The no nonsense 4-man Summer Suppression Patrol Team at the local sheriff’s station, that carried out successful monthly back-to-back patrols in targeted crime areas and made it clear at the beginning of the summer it would continue its “zero tolerance” of crime policy, focused recently on weapons.
The specialty team of the Santa Clarita Valley Sheriff’s Station turned its attention last week to disarming the SCV and, as a result, came away with a bag of confiscated weapons.
“The SCV Sheriff’s Suppression Team deputies may be keeping a low profile, but know they are out there and they are making a difference,” sheriff’s spokeswoman Shirley Miller wrote in a post placed on the station’s social media.
During a four-day time period last week, the sergeant and four deputies made quite the impact on crime, Miller reported.
“They were successful in getting dangerous weapons off the streets,” she reported.
The team “made numerous arrests for drugs including methamphetamine, marijuana, and heroin,” she added.
And, “zero tolerance” means zero tolerance.
When the team found someone drinking in the park they issued citations – someone seen trespassing, a citation.
And, when the team found someone urinating in public – you guessed it – a citation.
In its rigorous patrol of the SCV, the Suppression Team found at least four people who had warrants for their arrest.
“Two of the warrants were for driving under the influence of alcohol in the amounts of $75,000 and $100,000,” Miller wrote in her post
“Another $60,000 warrant was for an individual who had failed to register as a sex registrant,” she wrote.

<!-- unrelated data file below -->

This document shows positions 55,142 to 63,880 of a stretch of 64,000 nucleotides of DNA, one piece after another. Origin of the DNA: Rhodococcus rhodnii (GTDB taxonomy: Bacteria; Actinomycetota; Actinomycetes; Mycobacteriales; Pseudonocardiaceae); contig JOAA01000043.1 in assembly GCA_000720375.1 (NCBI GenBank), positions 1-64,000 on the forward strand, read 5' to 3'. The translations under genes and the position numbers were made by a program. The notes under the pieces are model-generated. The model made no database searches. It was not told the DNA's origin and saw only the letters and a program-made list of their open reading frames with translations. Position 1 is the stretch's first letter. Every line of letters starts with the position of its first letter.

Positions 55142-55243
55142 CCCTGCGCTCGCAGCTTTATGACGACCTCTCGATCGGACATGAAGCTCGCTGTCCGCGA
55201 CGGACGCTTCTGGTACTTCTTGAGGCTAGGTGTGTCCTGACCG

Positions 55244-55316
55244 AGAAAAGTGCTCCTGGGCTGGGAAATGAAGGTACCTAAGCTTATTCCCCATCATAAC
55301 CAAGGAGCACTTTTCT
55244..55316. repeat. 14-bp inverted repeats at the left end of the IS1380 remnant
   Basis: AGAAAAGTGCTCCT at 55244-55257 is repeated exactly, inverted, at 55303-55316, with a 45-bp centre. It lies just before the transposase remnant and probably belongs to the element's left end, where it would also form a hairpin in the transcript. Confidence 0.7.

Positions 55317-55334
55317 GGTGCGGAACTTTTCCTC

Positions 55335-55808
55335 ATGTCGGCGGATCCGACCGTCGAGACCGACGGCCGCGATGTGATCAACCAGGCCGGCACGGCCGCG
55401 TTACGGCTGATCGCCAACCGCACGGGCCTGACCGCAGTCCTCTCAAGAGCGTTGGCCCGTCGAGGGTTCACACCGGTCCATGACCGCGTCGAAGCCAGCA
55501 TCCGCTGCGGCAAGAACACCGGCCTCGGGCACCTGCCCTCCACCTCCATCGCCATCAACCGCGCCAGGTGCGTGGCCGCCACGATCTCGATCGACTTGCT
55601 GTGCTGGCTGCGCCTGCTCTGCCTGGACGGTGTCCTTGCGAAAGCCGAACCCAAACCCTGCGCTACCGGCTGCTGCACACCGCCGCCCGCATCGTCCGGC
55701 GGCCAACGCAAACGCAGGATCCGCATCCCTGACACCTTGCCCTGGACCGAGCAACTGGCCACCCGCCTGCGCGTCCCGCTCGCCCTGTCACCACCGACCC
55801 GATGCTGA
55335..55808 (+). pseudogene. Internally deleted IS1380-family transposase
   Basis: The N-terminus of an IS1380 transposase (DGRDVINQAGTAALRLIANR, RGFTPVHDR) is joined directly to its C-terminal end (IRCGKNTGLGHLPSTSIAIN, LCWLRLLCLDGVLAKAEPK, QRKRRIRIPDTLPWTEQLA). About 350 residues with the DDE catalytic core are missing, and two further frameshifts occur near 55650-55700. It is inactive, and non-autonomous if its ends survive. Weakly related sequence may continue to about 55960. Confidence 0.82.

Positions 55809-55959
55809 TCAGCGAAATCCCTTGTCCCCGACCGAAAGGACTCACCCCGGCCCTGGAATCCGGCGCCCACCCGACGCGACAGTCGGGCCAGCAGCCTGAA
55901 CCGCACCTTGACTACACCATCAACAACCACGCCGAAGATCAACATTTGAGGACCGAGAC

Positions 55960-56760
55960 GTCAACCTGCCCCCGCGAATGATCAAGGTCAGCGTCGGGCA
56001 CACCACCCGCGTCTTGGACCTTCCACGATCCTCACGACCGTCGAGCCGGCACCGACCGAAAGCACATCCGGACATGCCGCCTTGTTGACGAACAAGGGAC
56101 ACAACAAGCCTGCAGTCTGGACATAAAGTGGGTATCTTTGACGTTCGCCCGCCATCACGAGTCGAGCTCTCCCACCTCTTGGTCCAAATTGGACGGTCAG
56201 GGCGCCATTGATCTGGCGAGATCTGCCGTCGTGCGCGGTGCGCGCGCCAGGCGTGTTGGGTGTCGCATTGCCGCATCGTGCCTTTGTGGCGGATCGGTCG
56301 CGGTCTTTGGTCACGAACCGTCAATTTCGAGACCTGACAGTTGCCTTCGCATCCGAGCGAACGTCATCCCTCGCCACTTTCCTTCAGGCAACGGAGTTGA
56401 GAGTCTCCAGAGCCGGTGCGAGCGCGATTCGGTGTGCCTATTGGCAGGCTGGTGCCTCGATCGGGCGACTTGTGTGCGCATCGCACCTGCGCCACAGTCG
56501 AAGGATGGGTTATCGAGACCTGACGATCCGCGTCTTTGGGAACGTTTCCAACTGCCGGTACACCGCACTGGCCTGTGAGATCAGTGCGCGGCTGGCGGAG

“We have been very fortunate to have the team as a resource in the county areas this summer. Holding people accountable for their actions, getting dangerous weapons off the street – making a difference,” she wrote.
Captain Robert Lewis initiated the suppression patrol soon after stepping into SCV’s top cop position about four months ago. The first suppression patrol went into effect in May, netting three arrests.
The idea behind the “suppression patrol” strategy was to identity areas showing a higher incidence of crime and then dispatch a team of patrol deputies to concentrate on those areas.
In May, deputies carried out “suppression patrols” in response to a rash of overnight commercial burglaries. They made at least three arrests and halted what they believe to have been a continuing crime trend.
In June, Sgt. Brandon Barclay and his “Summer Suppression Patrol” Team issued more than 70 citations for misdemeanor offences in addition to out-and-out arrests.
It’s a zero-tolerance approach to crime, he told The Signal at the time.
Regardless of the offence – whether it’s public urination or trespassing – “zero tolerance” is zero tolerance.
Reflecting on the first patrols carried out by his team, Barclay told The Signal at the end of June: “The citations are for panhandling, loitering, for people speeding. It’s to show there’s enforcement out there.”
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